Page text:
The Bush administration on Monday shrugged off North Korea's explanation for delaying nuclear weapons negotiations and accepted a two-week postponement in the six-nation talks.

"We are prepared to go back the week of Sept. 12 and we are ready," the State Department spokesman Sean McCormack said.

The precise date for the talks will be set by China and North Korea, McCormack said.

The talks are aimed at persuading North Korea to give up nuclear development. In exchange, North Korea is to receive energy supplies and a U.S. pledge not to attack.

North Korea, in announcing it would delay its return to negotiations for two weeks, blamed U.S. military exercises and appointment of a special envoy on human rights as the reasons for the postponement. The Bush administration has announced that Jay Lefkowitz (search), a former adviser to President Bush, would be in charge of promoting efforts to "improve the human rights of the long-suffering North Korean people."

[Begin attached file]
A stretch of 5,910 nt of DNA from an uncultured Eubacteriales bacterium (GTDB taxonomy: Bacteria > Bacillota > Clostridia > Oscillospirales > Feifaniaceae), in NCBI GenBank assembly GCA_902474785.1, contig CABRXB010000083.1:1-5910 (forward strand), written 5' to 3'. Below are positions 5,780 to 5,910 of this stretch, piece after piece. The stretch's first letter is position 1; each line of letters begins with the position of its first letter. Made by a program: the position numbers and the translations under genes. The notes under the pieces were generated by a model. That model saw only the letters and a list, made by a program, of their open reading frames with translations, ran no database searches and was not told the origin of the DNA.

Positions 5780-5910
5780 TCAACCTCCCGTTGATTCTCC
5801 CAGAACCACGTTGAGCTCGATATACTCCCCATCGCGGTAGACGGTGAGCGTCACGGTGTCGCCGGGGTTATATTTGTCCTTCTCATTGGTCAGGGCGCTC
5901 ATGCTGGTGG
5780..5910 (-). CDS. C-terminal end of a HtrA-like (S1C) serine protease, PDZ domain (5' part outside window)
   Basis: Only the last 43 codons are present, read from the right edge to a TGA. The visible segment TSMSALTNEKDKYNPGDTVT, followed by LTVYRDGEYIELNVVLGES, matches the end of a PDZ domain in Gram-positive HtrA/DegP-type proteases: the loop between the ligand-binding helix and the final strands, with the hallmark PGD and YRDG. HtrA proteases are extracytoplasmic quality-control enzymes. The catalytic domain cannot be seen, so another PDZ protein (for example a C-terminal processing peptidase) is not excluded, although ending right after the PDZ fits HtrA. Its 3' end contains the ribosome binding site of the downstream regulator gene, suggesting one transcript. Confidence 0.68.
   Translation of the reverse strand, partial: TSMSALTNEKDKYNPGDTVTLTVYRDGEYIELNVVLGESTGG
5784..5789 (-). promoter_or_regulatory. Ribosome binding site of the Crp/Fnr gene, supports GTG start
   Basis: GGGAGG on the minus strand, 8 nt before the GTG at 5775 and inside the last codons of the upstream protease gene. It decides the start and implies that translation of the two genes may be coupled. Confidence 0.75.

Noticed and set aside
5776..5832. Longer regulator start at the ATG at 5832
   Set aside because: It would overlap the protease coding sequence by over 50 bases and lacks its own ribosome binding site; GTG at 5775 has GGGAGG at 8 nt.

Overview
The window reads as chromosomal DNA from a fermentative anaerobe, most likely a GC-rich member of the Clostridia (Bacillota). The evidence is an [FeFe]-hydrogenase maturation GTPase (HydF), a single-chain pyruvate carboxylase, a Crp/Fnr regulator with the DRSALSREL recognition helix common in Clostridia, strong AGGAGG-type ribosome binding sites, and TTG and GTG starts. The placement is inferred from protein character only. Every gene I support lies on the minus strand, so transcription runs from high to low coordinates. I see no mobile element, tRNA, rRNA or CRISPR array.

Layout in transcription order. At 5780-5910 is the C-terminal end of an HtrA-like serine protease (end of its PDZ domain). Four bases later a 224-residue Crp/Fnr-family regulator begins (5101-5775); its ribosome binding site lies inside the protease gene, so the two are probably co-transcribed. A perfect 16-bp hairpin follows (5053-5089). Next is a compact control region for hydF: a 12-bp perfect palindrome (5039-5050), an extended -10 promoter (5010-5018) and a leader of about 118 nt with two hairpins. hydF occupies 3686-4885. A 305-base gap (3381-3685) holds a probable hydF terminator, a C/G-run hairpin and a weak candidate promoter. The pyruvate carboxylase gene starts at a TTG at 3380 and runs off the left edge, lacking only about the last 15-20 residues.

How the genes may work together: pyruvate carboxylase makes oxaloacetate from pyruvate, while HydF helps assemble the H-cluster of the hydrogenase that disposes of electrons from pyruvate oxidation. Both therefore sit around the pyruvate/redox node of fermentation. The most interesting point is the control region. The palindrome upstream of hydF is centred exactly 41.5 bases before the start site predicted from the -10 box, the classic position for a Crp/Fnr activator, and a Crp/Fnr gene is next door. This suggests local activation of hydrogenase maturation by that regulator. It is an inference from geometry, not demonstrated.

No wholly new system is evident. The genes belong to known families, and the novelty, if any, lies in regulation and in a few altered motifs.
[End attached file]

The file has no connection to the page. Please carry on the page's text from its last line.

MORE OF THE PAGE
McCormack dismissed both of North Korea's complaints.

He said the U.S. exercises with South Korea were an annual event that posed no threat to North Korea. And he said Lefkowitz' appointment was mandated by Congress and that Bush and Secretary of State Condoleezza Rice were strongly in favor of the assignment.

"The appointment of Lefkowitz does not have anything to do with the six-party talks," McCormack said.

He referred to the negotiations the United States, China, South Korea, Japan and Russia are holding with North Korea.

"We're prepared to engage in six-party talks in a constructive manner," McCormack said. "We hope that all the other parties, including North Korea, come back to the table and resume the businesslike atmosphere that they demonstrated during the most recent session of the talks."